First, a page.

By Andy Gundry, Head of Utilities and Neil Gregory, Head of Client Engagement – Utilities at Plowman Craven

Earlier this year the standard relating to underground utility detection, verification and location was updated. Called PAS 128: 2022, this British Standards Institution (BSI) Specification moves the 2014 standard forward and defines the way underground utilities should be mapped. With an emphasis on enhanced accuracy, anyone involved in the planning and design of construction and infrastructure projects needs to be aware of the update and what is now required. Here we set out how the changes are impacting the market.

A reminder about PAS 128: 2022

PAS 128 is the UK standard for surveying existing utilities and their surface features as well as planning for new infrastructure. It applies across the country, whether that’s urban or rural areas, in public places or on private sites.

It’s worth noting that the standard updates have been undertaken to improve the quality of surveys for both new and existing underground utilities. This is not just because accuracy is more helpful in the design, planning and delivery phases – reducing conflict, delay, unnecessary work, damage to third party assets, utility service disruptions and redesigns – but also because health and safety is a key consideration.

Clients, architects and contractors have duties under the Health and Safety Executive ‘Avoiding danger from underground services’ guidance known as HSG 47. Clients must make reasonable enquiries about underground services and pass relevant information to the designer and contractor. This is usually based on a PAS 128:2022 QL-D utility record search (desktop search) and potentially a QL-C site reconnaissance survey (visual inspection).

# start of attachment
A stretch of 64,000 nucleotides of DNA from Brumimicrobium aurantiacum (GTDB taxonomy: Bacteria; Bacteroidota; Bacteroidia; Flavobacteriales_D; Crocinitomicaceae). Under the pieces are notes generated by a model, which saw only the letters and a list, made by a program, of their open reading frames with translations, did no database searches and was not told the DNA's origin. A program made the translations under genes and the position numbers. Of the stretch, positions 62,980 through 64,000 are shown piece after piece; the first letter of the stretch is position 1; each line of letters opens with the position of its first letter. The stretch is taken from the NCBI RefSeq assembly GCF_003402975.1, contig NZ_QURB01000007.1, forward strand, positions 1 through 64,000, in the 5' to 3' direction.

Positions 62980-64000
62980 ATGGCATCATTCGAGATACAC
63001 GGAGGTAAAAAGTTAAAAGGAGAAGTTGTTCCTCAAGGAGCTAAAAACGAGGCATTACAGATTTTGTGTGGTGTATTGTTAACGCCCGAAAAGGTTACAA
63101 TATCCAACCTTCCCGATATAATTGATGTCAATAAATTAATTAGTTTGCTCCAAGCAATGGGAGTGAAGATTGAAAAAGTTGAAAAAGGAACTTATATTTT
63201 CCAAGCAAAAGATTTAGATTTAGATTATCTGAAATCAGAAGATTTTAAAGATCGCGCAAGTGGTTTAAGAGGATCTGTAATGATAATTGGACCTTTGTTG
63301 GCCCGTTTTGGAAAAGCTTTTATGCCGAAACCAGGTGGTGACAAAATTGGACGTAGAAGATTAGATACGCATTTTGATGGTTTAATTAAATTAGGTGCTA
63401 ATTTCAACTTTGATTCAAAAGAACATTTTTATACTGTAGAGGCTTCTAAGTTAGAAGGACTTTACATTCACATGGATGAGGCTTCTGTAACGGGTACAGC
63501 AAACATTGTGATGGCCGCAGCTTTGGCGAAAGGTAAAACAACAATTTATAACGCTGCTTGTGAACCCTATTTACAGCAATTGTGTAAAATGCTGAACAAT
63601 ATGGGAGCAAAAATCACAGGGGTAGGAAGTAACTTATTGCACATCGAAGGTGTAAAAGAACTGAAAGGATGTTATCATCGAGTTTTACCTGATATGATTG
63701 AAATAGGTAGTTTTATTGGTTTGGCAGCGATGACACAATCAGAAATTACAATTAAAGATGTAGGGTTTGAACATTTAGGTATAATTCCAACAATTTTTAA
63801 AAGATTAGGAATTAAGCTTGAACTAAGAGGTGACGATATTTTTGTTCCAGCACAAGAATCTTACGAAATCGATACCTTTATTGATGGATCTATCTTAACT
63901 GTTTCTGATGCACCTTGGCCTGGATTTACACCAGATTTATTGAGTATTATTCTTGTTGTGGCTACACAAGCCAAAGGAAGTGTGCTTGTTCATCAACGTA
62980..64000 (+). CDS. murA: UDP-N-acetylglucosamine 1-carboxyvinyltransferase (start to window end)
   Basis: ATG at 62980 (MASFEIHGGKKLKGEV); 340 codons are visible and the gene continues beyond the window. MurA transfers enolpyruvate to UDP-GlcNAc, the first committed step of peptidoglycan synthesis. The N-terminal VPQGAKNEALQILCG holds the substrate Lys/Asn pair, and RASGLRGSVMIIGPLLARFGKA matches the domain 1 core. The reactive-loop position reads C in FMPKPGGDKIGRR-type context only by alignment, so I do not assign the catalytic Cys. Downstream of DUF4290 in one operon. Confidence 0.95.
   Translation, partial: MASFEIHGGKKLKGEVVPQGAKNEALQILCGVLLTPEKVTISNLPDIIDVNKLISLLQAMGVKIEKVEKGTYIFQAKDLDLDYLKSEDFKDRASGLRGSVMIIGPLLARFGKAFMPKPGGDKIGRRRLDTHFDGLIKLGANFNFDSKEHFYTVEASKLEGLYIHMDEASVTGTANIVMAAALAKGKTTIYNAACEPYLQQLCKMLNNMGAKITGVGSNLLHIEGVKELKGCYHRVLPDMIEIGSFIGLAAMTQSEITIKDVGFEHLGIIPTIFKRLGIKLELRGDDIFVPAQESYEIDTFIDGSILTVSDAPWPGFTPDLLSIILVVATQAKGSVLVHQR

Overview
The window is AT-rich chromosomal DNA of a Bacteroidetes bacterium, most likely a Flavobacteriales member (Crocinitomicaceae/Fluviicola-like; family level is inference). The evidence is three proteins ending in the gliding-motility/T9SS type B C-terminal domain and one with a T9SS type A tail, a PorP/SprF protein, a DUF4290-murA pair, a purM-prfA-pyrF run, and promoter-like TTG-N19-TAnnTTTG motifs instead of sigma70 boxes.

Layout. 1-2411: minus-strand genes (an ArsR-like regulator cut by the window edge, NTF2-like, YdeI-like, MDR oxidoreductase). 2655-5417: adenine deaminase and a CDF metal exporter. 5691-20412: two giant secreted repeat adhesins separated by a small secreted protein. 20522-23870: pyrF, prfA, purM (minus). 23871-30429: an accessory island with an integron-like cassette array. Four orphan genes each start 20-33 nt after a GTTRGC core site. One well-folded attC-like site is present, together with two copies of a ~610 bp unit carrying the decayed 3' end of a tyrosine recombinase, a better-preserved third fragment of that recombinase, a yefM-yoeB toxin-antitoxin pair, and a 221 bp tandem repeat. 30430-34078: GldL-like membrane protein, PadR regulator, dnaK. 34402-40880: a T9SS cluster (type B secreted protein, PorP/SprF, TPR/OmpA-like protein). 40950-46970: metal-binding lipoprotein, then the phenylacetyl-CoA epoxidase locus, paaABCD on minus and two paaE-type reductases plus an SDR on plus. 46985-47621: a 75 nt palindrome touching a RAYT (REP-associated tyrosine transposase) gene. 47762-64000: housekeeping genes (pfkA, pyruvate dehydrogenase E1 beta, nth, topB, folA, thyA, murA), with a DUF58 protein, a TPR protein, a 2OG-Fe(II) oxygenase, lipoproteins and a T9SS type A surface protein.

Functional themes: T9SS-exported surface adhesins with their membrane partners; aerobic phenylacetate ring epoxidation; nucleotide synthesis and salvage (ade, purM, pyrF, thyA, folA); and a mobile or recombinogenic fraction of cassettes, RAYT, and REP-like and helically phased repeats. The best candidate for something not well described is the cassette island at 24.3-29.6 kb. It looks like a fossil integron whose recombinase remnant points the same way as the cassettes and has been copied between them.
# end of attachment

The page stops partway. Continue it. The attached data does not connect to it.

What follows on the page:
Designers in turn have a duty to reduce or ‘design out’ the risks arising from damage to underground services. Then, contractors must identify potential hazards, assess risk and put safe systems and clear communication in place for their employees, which also safeguards against damage to essential services. This will be based on the findings of the QL-D and QL-C as well as a PAS 128: 2022 QL-B or QL-A surveys for the benefit of safety.

Key updates in the 2022 version

The survey process remains very much the same, but with more comprehensive desktop utility record searches leading to on-site visual inspections to geophysical techniques to detect underground utilities to verification through observation, excavation or exposure. In short, data accuracy has become more prominent and there is more consistency with less room for interpretation.

So, what are the changes? In undertaking the surveys, more detail is now specified on the search method and methodology:

• Incorporation of new technology to include GPR arrays and their use in reconnaissance route mapping prior to Type B survey works • Addition of guidance on training and qualifications of practitioners – every survey practitioner should be qualified to level 3 or 5 NVQ in underground utility mapping • Greater emphasis on the importance of GPR post processing by suitably trained operatives and the recording of all raw data regardless of the post processing requirement • Updates to the application of post processing in detection surveys – M3P/M4P replacing M3/M4 • New guidance on the technical factors that dictate the effort required for a detection survey – 2 geophysical methods / full coverage of sites / recording of all raw data regardless of the post processing requirement • Sharing of data in one large data base (NUAR) National Underground Asset Register has been encouraged – this is to update or improve any known utilities in any location where only statutory, often inaccurate, records are available